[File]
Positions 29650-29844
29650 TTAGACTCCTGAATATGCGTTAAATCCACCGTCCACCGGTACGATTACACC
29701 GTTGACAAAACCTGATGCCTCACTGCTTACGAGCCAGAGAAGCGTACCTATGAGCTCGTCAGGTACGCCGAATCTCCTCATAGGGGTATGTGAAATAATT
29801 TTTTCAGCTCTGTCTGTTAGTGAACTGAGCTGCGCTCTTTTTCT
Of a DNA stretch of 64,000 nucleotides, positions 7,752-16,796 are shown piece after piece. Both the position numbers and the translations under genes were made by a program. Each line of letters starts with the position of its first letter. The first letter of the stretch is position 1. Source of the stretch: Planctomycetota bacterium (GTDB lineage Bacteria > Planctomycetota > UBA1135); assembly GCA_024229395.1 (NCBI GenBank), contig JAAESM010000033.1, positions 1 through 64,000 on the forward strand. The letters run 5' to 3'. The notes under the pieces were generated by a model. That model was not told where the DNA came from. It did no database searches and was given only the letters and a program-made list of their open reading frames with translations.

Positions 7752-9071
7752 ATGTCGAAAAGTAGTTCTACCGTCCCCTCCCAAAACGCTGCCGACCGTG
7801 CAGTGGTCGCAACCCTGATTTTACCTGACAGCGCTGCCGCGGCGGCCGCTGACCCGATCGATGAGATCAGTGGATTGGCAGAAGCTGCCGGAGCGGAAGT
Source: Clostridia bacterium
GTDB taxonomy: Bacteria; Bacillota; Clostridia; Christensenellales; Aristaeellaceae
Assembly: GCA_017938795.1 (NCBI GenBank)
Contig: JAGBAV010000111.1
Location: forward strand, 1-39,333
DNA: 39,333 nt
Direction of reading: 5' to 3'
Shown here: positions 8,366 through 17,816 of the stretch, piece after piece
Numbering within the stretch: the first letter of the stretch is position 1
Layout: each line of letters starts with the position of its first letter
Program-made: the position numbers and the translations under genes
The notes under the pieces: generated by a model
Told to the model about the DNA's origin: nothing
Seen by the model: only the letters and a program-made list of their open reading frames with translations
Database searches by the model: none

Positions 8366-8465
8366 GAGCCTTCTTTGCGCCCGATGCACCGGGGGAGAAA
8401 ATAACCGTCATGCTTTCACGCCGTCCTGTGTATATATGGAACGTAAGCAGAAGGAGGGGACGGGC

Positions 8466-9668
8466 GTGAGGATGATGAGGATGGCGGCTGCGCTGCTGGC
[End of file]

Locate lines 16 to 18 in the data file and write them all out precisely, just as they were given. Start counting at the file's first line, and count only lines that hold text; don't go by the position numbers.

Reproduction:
Shown here: positions 8,366 through 17,816 of the stretch, piece after piece
Numbering within the stretch: the first letter of the stretch is position 1
Layout: each line of letters starts with the position of its first letter